Peugeot 308 CC

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Peugeot 308 CC


The ‘GT’ spec car costs £25k. The basic one nearly £20k. Would you pay that for a drop-top Peugeot? We’d rather have our fingers chopped off with a rusty spoon.

Additional Info

  • Roof takes 23 seconds to fully come down, but you’re out of the rain in 15
  • Top Gear wildcard

    Mini or Eos. Not the 308. Never that

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What is it?

As far as coupe-convertibles go, this isn't a bad one. The build quality is impressive, as is the large range of engines. And the softly-softly handling isn't too bad either. But, even with the facelift, the Pug 308 is still just that - Pug ugly.


The CC weighs some 170kg more than the basic hatch, so it never feels very game. Mind you, it's better than the last one (the 307 CC), and can go around corners relatively quickly without too much drama. Not exactly fun, though. 

Of the engines, the 1.6-litre petrol is probably the best: 150bhp, 177lb ft of torque, 134mpg top end and 0-62mph in 10.8 seconds. Not blistering, but believe that you don't really want to test that chassis too hard anyway.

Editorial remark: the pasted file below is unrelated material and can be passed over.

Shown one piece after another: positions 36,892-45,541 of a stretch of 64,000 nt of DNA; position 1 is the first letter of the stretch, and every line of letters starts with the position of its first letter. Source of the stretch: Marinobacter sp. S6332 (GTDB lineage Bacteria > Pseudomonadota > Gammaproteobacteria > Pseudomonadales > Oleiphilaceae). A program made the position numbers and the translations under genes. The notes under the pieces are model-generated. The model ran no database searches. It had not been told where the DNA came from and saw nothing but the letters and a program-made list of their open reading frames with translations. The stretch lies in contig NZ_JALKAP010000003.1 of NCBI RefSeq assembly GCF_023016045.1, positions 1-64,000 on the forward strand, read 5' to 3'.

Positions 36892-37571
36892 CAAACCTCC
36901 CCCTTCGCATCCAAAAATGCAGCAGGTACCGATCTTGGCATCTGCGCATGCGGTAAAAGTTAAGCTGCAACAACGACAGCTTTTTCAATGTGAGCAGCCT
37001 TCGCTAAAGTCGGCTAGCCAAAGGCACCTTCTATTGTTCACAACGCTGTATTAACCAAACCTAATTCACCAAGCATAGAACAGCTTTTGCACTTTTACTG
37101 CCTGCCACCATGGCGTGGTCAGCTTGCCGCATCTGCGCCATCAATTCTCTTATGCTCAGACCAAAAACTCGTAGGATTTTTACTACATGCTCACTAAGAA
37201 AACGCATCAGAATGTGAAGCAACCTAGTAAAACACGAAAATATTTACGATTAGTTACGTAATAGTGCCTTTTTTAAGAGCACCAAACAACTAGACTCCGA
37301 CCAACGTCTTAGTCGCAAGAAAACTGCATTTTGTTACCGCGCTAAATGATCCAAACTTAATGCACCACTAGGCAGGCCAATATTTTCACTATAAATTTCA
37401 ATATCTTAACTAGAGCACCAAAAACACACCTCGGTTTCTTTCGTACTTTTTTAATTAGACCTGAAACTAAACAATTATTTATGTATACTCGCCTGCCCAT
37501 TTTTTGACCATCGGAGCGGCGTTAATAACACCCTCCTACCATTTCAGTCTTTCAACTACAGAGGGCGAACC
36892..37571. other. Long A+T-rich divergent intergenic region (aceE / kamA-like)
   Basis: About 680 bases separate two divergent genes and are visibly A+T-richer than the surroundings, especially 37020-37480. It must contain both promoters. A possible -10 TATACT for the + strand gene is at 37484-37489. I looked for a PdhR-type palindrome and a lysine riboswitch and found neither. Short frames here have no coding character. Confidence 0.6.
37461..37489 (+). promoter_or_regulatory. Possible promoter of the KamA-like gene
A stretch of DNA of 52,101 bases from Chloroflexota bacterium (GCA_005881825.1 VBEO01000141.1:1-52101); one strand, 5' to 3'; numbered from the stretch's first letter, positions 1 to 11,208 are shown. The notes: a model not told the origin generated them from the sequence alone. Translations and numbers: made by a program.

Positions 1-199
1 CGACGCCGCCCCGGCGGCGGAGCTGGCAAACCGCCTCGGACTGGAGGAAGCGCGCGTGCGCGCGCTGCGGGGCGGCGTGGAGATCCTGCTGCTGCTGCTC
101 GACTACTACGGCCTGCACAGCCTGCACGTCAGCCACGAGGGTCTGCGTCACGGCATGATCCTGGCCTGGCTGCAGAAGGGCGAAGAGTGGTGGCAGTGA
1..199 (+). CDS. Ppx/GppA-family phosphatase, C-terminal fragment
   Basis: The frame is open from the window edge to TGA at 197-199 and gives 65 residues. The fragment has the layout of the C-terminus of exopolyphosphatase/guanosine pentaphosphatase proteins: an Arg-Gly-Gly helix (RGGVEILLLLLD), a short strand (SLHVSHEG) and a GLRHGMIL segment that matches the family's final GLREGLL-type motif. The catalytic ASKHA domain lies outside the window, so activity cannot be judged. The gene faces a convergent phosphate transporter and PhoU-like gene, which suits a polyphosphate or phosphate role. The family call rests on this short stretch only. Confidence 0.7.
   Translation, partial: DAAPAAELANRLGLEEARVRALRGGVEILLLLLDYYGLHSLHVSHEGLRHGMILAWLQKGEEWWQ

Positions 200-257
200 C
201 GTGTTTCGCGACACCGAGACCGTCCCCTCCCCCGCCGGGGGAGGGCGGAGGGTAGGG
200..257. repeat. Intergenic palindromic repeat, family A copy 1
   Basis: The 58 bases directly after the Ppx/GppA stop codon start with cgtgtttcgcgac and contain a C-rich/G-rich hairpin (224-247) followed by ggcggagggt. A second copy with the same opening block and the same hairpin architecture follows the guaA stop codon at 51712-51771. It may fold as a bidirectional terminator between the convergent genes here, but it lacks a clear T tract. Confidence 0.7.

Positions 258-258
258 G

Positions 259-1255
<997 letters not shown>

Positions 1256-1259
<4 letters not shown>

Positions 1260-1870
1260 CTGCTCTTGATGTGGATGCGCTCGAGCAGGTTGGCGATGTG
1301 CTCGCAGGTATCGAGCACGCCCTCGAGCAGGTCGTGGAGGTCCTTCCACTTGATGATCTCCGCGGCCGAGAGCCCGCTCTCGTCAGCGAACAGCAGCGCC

On the inside

The 308 CC has been stiffened to stop it wallowing like a drunken sow, so it's quite a bit firmer than before - mind you, that's not a bad thing. There's plenty of space up front for lounging too, though ‘four-seat' convertible is literal rather than achievable. Weirdly, if you're six foot-plus and set the seat so that your legs are in the right position, you can't reach the buttons on the dash without leaning forward. And the cabin is dreadfully boomy roof up, especially with the clattery diesel.   

The four-seatedness of the 308 CC comes under immediate pressure if the front seat passengers are even moderately sized. OK, so you might be able to squeeze kids in the back, but make sure they aren't yours. Also, even though the boot is easily accessed and pretty darn big with the roof up, put the folding metal bit into the boot and you end up faced with a large letterbox through which you might post your luggage. Apparently the 308's boot is 60 litres bigger than a VW Eos' with the roof down. But only any use if you pack direct into the boot and don't use superfluous stuff like bags or suitcases.  


Not bad at all. Though the starting price of £21,645 still seems steep. Insurance is cheap enough and you should be able to do a deal with Peugeot. Watch the residuals, especially if you try and sell it in the dark depths of winter.

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Latest road tests

7/10 Peugeot 308 CC 1.6 THP
April 2009

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